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A sodcutter makes a real clean grass scalp. Most are adjustable from 1.5" to 3.5". After you removed the turf you could decide on tilling the bare soil. Something you could do is cover this freshly uncovered soil with hardwood mulch and let it overwinter. Or start using it immediately for food production if your needs reqire.
Removing the sod also removes most of the weed seeds, resulting in a more weed-free garden. Tilling is much easier with the sod gone.
Bob
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Great, but nobody rents sodcutters around here.
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news:UHL4d.7155

Hmm. I would have thought they were available everywhere.
Bob
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wrote in message

I haven't begun calling outward from the city toward the sticks yet. We'll see.
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All tillers mix the layers of soil and whatever cover is on it. The only thing that that will turn the soil over 180 degrees is a spade/spading fork or a large turning plow (16 or 18 inch bottoms) Tilling is not usually a major problem if you go over the ground several times to thoroughly incorporate the plant debris.
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Maybe that last sentence is the clue here. The first garden was created on top of what appeared to be a pottery factory which was blown to pieces the size of dessert plates. I probably just got pissed off and stopped tilling.
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Kill the grass first, then till it in. Use Roundup at double the recommended rate, wait 2 weeks, then till it. Roundup will not affect next years garden crop, nor you.
Bob
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Where did you get the idea that Roundup was safe to use on a vegetable garden, no matter HOW far in advance of the actual growing season?
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An age old argument. Roundup works *only* by absorbtion through plant leaves and interfering with the life cycle of the plant that absorbed it. It does *not* reside in the soil and even if it did, cannot be absorbed through the root system. Ergo, no risk to subsequent planting next spring. If you read application data, there is one rate for grasses and another rate for hardier plants. If the max rate is not exceeded, it is not illegal us use as I suggested. And the only reason I suggested that in the first place was that the OP stated he was under time constraints. I know organic gardeners despise all chemicals. But there are times when the work required by not using them far exceeds the benefit. And I keep going back to toxicity. The standard by which all other is measured is table salt - very high up the toxic chart, yet commonly used.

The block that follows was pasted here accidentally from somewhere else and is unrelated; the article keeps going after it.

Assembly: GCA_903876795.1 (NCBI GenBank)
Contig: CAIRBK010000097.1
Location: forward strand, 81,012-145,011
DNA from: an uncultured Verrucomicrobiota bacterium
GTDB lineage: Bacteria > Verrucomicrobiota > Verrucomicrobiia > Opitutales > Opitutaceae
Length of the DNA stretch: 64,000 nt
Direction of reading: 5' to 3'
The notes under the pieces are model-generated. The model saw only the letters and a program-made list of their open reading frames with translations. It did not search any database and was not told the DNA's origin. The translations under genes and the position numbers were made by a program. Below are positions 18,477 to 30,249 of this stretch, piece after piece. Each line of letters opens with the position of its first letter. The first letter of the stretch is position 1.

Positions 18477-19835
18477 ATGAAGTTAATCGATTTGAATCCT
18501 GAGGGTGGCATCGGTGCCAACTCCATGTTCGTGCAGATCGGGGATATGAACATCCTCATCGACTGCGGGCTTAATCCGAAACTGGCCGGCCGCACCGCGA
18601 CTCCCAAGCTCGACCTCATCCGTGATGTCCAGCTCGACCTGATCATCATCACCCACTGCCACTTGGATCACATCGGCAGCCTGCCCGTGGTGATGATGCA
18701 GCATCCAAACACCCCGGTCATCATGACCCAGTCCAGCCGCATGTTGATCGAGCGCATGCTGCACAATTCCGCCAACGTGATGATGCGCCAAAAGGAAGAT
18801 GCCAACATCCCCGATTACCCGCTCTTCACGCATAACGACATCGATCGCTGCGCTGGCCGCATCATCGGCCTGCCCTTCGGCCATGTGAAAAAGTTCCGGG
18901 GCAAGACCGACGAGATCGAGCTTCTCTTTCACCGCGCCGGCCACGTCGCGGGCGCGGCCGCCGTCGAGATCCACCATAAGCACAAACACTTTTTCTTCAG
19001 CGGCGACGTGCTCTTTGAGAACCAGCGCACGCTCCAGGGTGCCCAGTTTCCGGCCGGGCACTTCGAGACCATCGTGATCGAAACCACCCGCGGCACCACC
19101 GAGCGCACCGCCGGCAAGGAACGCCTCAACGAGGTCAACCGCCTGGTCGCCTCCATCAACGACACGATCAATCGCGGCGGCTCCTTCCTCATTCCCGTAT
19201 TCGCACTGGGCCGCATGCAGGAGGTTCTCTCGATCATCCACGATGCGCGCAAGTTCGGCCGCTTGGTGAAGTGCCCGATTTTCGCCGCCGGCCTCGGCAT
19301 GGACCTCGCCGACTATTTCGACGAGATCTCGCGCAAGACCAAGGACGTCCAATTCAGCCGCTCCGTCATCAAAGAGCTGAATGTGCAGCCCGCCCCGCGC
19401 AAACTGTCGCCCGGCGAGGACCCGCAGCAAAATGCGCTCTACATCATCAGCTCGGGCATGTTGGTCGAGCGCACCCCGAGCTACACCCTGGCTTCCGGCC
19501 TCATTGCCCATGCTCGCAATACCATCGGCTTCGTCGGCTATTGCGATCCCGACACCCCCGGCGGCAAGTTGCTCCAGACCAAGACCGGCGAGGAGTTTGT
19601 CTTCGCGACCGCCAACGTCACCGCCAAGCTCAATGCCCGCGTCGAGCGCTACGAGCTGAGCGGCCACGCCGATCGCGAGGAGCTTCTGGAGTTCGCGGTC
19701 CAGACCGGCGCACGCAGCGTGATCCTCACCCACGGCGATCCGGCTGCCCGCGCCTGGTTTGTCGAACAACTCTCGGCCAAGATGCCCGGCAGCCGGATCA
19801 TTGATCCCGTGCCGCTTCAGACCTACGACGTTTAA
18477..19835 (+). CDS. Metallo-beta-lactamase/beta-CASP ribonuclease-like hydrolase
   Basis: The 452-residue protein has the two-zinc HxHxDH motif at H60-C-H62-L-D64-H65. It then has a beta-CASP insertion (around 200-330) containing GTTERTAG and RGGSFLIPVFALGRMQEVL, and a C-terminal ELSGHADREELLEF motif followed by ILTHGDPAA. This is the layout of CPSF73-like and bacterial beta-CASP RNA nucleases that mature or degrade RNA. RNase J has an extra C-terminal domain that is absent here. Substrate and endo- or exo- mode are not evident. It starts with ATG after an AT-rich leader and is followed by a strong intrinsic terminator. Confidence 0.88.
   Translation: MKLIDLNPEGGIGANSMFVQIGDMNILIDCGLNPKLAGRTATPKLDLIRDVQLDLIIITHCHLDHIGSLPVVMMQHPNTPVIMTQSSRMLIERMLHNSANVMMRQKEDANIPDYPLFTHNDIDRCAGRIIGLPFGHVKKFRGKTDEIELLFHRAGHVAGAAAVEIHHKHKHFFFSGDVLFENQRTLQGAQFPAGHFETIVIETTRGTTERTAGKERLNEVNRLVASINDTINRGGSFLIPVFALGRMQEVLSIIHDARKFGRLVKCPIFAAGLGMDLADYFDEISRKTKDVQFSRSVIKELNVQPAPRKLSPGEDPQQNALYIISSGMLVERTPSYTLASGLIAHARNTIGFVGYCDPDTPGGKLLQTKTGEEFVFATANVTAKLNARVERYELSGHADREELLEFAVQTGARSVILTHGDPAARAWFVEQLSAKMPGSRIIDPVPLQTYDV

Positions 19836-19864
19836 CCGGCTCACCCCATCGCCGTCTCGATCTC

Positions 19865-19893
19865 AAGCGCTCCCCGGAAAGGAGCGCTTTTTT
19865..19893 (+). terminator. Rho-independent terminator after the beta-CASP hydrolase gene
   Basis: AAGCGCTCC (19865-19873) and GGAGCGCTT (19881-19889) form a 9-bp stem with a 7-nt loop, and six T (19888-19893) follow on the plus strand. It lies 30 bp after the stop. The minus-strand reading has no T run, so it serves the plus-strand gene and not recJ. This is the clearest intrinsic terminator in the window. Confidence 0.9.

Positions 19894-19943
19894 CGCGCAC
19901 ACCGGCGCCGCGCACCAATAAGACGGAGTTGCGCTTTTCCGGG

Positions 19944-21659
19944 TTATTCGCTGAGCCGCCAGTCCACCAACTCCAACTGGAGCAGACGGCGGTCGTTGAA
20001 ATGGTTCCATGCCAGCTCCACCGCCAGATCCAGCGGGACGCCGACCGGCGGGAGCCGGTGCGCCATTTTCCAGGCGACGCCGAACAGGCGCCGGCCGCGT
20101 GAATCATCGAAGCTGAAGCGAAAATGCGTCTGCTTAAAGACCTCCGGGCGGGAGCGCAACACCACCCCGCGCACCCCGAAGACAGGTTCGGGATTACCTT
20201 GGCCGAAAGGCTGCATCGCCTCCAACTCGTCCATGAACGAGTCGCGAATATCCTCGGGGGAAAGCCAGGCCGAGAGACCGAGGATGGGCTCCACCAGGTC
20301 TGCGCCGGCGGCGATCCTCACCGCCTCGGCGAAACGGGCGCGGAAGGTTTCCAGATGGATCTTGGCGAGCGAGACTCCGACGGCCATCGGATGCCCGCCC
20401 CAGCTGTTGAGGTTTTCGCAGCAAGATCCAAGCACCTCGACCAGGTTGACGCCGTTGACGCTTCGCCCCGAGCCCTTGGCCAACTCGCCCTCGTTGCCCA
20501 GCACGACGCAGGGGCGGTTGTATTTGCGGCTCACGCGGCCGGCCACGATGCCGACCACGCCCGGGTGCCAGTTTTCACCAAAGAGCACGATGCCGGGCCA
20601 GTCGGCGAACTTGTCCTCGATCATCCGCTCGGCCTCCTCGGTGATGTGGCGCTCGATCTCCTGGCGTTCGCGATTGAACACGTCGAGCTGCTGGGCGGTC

Bob S.
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I'll stick with things which can be (and have been) properly tested in the same fashion as medicines. Thanks for the tip, though. Incidentally, cancer is the ultimate time constraint. :-)
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ah, yes...salt. The herbicide used by the Romans at Carthage. Worked rather well, I hear tell. Third Punic War.
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It may be toxic, but try as I might, I am unable to find any information which indicates that table salt has mutagenic/carcinogenic properties.
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Doug Kanter wrote:

The problem is they can't keep the test subjects alive long enough. High blood pressure keeps killing them off. ;)
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Warren H.

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<drum crash!> Have a good weekend, Warren!
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Bob S. wrote:

Used *as directed*, dangerous residues will be below generally accepted danger levels. Doubling the application rate, which is illegal, may not have the same results. That's assuming the generally accepted danger levels are acceptable to you in the first place. Remember, they aren't saying that nothing is left behind. Only that the level is an acceptable risk based on currently known information.
Personally, I feel that we're exposed to enough risks that we cannot easily minimize. Purposely adding additional risk without gaining a significant benefit isn't a good way to go about life. Poisoning the existing vegetation to make room for food crop may be a easier than mechanically removing the existing vegetation, but not that much easier.
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Warren H.